It seems as if Alexander McCall Smith enjoys these characters as they are consistently and warmly drawn from story to story. From the way the story is told, readers might infer that the author greatly admires and respects his main character and her philosophy of life.

Family is an important theme in this heartwarming story (and in the others).  Precious Ramotswe takes care of everyone who comes into her life as family.

“Families come in different ways, she thought: sometimes they are given to you, but sometimes you find them yourself, unexpectedly, as you go through life. That is perhaps not all that well-known, but it is still true.”

Even though this is an eighteen book series, readers could easily read The House of Unexpected Sisters as a stand alone. It might be a little tedious or repetitive for readers who’ve read all the stories, but Alexander McCall Smith does an excellent job of providing all the background information a reader needs to understand the story and characters.

I’ve read all the books in the series and I think this one stands out as one of the best. If it’s been a while since you’ve read one, I’d encourage you to pick this up.

I admit that my rating of 4 stars is subjective because reading these books is like coming home to old friends. If I had read this as a stand alone and didn’t have an emotional attachment to the series or characters, I think my objective rating would be 3.5.

I recommend The House of Unexpected Sisters to those readers who are familiar with the series, for readers who love Africa, for readers who desire a quick, easy, escapist read, for readers who need a comforting read at the moment (perhaps to relieve stress or to take on vacation or to recover from a surgery), and for readers who enjoy a touch of humor (no graphic violence, profanity, or sex).

I caution readers against binge reading or speed reading the series. They are best read as stand alone stories…perhaps one every few months. Even though it’s comforting to return to the homes of old friends, I think life might be boring if every evening were spent with them. The books in this series need to be read when you’re in the mood for a slow-paced, character-driven story with an abundance of reflection and description. It could be classified as the coziest of the cozy mysteries genre and a true comfort read. It seems that we always feel like we can be better people after spending time with Precious Ramotswe.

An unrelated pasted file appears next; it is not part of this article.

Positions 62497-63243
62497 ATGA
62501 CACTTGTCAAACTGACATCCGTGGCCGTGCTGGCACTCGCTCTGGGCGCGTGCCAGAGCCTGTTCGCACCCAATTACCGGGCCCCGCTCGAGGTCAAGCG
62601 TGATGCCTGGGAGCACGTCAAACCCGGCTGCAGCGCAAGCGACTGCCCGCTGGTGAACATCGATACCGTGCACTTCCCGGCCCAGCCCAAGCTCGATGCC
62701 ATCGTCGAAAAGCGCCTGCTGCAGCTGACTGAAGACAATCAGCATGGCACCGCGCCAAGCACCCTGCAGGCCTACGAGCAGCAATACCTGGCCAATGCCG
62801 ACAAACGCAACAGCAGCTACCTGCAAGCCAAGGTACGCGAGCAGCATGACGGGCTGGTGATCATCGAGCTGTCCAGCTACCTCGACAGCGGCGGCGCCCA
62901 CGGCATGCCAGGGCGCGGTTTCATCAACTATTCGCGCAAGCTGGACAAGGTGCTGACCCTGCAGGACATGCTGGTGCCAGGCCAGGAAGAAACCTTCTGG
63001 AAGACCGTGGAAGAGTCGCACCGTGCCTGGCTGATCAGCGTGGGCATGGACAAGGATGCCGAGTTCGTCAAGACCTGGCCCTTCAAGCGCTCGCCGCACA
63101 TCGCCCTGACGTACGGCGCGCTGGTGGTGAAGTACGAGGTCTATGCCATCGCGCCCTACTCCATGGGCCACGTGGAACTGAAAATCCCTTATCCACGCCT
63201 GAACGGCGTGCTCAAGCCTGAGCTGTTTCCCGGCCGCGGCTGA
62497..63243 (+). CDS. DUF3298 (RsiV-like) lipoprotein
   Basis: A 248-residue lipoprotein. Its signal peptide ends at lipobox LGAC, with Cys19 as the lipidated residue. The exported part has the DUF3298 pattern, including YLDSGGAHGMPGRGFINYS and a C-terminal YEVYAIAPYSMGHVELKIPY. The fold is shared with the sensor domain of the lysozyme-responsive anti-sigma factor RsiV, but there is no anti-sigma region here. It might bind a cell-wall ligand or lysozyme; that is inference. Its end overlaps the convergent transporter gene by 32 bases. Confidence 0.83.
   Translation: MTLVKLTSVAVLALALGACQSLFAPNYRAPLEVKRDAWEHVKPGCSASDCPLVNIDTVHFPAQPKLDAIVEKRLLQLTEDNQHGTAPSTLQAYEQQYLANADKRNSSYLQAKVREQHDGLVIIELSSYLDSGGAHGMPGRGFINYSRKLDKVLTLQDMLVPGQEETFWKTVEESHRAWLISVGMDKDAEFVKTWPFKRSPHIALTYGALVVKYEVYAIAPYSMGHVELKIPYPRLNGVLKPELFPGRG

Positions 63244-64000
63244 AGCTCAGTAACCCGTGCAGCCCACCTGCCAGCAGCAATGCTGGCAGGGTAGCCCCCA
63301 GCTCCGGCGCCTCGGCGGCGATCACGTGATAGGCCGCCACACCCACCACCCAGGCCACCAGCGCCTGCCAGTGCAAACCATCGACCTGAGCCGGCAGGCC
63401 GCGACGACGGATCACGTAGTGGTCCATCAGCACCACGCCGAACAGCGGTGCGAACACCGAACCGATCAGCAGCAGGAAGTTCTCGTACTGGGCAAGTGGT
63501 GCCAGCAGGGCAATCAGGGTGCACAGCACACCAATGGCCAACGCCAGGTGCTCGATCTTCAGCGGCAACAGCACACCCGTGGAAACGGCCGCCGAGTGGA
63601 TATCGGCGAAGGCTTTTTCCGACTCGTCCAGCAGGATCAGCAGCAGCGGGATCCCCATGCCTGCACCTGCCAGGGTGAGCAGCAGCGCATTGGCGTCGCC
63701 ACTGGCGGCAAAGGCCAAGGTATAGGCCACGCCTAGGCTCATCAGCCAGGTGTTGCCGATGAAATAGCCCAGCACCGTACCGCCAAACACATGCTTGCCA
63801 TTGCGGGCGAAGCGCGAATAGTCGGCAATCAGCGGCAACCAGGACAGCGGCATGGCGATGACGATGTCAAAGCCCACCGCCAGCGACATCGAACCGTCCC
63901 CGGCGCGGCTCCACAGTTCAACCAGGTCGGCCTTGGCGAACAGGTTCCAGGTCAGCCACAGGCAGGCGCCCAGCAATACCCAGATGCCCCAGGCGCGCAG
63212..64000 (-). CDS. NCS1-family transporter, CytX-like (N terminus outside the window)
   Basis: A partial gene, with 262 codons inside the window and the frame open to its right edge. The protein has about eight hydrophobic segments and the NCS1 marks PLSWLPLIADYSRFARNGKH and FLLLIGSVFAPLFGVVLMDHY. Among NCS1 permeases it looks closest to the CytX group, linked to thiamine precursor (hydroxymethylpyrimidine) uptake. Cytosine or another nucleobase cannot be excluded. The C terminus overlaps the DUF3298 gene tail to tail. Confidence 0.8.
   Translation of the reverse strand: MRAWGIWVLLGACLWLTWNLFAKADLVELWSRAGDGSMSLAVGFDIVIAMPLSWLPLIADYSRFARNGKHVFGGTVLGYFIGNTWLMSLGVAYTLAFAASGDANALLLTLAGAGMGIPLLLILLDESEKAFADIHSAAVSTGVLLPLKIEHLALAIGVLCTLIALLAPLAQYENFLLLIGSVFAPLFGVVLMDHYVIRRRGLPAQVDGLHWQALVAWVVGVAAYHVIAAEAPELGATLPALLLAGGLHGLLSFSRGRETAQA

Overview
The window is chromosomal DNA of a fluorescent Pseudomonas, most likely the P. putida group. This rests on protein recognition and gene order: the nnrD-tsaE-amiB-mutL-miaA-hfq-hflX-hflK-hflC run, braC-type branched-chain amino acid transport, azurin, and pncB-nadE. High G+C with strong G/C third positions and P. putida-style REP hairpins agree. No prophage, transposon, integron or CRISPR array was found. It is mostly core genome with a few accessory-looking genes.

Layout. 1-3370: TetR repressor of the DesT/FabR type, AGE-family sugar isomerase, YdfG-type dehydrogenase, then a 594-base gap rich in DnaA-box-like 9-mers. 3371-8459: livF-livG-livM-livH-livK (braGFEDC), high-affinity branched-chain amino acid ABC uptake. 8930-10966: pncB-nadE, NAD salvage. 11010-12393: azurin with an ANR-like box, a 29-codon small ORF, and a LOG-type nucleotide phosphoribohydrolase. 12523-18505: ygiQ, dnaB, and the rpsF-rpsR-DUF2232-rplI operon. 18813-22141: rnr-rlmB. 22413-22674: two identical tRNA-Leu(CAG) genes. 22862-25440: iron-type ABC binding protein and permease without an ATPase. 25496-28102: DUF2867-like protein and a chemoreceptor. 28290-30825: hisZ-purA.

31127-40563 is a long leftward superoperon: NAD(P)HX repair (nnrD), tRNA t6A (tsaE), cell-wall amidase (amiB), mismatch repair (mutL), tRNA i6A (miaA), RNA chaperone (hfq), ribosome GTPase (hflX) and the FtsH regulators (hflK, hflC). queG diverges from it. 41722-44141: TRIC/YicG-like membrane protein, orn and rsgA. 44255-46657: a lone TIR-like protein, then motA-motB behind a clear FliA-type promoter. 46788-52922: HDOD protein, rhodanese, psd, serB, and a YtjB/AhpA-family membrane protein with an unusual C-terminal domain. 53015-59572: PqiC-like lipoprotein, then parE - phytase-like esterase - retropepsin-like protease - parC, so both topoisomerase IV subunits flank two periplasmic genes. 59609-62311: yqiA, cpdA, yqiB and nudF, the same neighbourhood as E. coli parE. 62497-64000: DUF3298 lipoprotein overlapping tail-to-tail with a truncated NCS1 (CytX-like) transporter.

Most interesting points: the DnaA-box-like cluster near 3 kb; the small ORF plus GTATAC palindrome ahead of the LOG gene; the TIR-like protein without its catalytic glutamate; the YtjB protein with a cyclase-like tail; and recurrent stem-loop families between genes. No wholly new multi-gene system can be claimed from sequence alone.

cup of tea

Make yourself a cup of tea, and read this for yourself and meet kind, gracious, and compassionate Mma Precious Ramotswe!

My rating: 4 Stars

twinkle-twinkle-little-startwinkle-twinkle-little-startwinkle-twinkle-little-startwinkle-twinkle-little-star

House of Unexpected Sisters

The House of Unexpected Sisters Information Here

Meet the Author, Alexander McCall Smith

Alexander McCall Smith

Alexander McCall Smith was born in what is now Zimbabwe and taught law at the University of Botswana. He is now Professor of Medical Law at the University of Edinburgh. He has written more than fifty books, including a number of specialist titles, but is best known for The No. 1 Ladies’ Detective Agency series, which has achieved bestseller status on four continents. In 2004 he was awarded British Book Awards Author of the Year and Booksellers Association Author of the Year. He lives in Scotland, where in his spare time he is a bassoonist in the RTO (Really Terrible Orchestra). More information at http://www.alexandermccallsmith.com/


QOTD:

I’d love to hear if you’ve read any of the No. 1 Ladies’ Detective Agency series.


Happy Reading Bookworms!

“Ah, how good it is to be among people who are reading.”
~Rainer Maria Rilke

“I love the world of words, where life and literature connect.”
~Denise J Hughes

“Reading good books ruins you for enjoying bad ones.”
~Guernsey Literary and Potato Peel Pie Society


Looking Ahead!

Help me decide between Lincoln in the Bardo and The Bear and the Nightingale
for my next read.

Let me know in the comments if you’ve read either one.

Lincoln in the Bardo

Lincoln in the Bardo Information Here

The Bear and the Nightingale

The Bear and the Nightingale Information Here

***12/2, edited to add that I’ve chosen The Bear and the Nightingale as my next read. (I suggested to hubs that we could buddy read Lincoln in the Bardo and after he listened a bit to the audio version, he decided that it wasn’t a good read for him.)


Let’s Get Social!

Thank you for visiting and reading today! I’d be honored and thrilled if you choose to enjoy and follow along (see subscribe or follow option), promote, and/or share my blog. Every share helps us grow.

Find me at:
Twitter
Instagram
Goodreads
Pinterest



***Blogs posts may contain affiliate links. This means that at no extra cost to you, I can earn a small percentage of your purchase price. This money will be used to offset the costs of running a blog and sponsoring giveaways, etc.

Unless explicitly stated that they are free, all books that I review have been purchased by me or borrowed from the library.

Book Cover and author photo are credited to Amazon or an author’s (or publisher’s) website.

© http://www.ReadingLadies.com